This original paper is the first ever to investigate the process of activation and success of a first regional neonatal ECMO program in the Middle East. There are existing adults and pediatric ECMO services in the other countries in the Middle East region and even in Qatar; however, these services were underutilized for the neonatal respiratory ECMO and were mainly limited to Cardiac ECMO. As per our knowledge, there is no such similar program in the Middle Eastern region which is led and managed by neonatologists. The demography and social structure of the Middle Eastern population are different as compared to other parts of the world. The growing population may create a need for the future establishment of more ECMO programs in the Middle Eastern region, and this experience may help them. This was an ECMO specialist-driven program that was executed in a very planned manner over a period of time with rapid ramping up once the hospital was opened. The key feature of the success of program implementation was outcomes comparable to (albeit with minimal mechanical complications) the ELSO registry despite setting it up on a Greenfield site. This can be attributed to careful planning with systematic execution, collaborating available experience, and extensive training of ECMO staff before activation. Although the number for comparison was small, the clinical outcomes were also comparable to the ELSO registry, including the percentage of babies discharged from the hospital. There were no patient complications that occurred during transport, demonstrating that adequate training and proper protocols can execute safe transport in a new system.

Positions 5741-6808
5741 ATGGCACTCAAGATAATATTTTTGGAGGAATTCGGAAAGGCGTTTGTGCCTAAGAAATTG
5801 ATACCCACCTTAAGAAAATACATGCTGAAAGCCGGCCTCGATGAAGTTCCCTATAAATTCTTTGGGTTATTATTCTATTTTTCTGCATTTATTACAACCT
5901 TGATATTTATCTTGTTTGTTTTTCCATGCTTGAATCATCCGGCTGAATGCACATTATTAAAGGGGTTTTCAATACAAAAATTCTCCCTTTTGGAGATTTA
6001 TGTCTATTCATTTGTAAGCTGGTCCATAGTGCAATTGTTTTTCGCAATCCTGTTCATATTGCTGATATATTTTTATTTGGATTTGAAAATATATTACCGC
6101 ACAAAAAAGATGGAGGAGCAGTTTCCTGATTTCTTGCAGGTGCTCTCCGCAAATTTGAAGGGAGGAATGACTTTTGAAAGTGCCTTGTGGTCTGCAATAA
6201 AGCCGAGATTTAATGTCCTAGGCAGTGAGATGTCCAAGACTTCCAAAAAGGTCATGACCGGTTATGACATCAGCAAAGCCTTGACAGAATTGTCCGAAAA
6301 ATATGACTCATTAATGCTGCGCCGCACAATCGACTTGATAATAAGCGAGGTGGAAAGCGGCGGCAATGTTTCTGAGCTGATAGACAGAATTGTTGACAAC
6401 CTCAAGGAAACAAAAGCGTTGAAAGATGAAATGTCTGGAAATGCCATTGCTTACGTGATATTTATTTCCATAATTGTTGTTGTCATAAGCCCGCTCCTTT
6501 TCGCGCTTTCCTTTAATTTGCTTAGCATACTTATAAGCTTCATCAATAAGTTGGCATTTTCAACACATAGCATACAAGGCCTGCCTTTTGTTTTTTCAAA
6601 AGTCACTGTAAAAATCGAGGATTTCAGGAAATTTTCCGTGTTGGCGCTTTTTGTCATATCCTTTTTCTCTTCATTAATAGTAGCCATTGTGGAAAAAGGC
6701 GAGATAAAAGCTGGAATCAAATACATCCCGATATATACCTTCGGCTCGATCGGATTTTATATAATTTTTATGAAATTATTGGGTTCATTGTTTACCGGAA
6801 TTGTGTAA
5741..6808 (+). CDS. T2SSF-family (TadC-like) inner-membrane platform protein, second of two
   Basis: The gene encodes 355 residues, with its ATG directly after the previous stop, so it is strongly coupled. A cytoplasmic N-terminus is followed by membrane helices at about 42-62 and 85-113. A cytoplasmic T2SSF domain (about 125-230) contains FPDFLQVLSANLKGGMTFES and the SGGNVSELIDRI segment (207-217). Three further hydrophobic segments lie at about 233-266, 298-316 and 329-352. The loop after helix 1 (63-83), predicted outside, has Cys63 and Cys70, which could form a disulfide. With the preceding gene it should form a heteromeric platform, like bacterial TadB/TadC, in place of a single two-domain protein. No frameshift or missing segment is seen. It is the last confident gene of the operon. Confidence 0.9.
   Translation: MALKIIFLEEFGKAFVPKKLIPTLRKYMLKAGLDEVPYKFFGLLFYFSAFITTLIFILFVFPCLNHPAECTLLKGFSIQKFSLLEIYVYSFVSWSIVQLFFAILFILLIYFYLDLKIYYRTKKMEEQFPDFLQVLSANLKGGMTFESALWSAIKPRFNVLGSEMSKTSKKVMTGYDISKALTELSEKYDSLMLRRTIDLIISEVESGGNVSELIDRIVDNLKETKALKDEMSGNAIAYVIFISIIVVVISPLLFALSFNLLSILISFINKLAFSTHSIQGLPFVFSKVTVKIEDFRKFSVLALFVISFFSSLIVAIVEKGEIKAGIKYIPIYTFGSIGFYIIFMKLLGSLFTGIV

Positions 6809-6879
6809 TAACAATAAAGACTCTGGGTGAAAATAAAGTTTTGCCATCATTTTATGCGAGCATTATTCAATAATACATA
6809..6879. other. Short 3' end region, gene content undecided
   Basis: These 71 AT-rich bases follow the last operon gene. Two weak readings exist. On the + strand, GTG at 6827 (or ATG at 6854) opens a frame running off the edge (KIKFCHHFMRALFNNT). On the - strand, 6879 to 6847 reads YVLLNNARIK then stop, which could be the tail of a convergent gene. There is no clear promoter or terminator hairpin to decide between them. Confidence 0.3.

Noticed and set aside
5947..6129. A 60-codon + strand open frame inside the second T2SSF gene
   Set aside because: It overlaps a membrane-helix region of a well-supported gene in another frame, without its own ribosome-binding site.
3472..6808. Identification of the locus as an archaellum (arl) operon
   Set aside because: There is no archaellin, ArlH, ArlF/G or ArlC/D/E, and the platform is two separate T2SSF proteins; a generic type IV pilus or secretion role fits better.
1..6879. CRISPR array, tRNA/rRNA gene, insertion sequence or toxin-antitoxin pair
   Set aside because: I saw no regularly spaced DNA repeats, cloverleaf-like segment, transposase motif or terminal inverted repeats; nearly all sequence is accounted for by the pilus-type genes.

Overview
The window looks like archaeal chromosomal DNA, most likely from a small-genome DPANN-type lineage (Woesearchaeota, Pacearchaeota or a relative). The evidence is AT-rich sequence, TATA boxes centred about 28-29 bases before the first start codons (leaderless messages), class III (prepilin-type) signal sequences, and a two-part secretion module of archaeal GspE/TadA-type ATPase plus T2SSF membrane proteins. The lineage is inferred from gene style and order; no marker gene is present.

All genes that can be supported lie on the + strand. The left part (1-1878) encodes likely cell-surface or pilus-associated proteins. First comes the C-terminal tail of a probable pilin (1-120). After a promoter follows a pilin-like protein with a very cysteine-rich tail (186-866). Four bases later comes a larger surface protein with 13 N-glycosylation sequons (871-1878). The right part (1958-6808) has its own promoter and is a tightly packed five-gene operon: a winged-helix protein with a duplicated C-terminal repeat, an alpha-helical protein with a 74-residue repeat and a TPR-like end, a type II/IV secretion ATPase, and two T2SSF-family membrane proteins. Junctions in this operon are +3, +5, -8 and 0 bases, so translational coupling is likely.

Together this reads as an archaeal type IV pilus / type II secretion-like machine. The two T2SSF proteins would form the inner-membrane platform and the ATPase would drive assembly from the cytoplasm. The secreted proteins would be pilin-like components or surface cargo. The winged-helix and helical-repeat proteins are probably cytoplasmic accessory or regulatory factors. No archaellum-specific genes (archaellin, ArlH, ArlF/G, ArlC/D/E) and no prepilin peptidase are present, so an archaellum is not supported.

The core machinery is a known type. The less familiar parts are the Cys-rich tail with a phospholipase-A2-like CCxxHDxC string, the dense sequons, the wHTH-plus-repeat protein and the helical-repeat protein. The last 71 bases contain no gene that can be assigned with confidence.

We have excellent outcomes in this group when compared to other low-volume center data. We appreciate that we had two clot complications in 11 patients we reported, which may seem high compared to ESLO (although not statistically different). We have reviewed and discussed our anti-coagulation protocol among all multidisciplinary teams including hematology, and we are regularly auditing this so that these complications will not occur in the future. Clinical complications were less difficult to conclude due to the small number size, and we shall evaluate this regularly.

There were particular challenges faced during ECMO activation, which were as follows: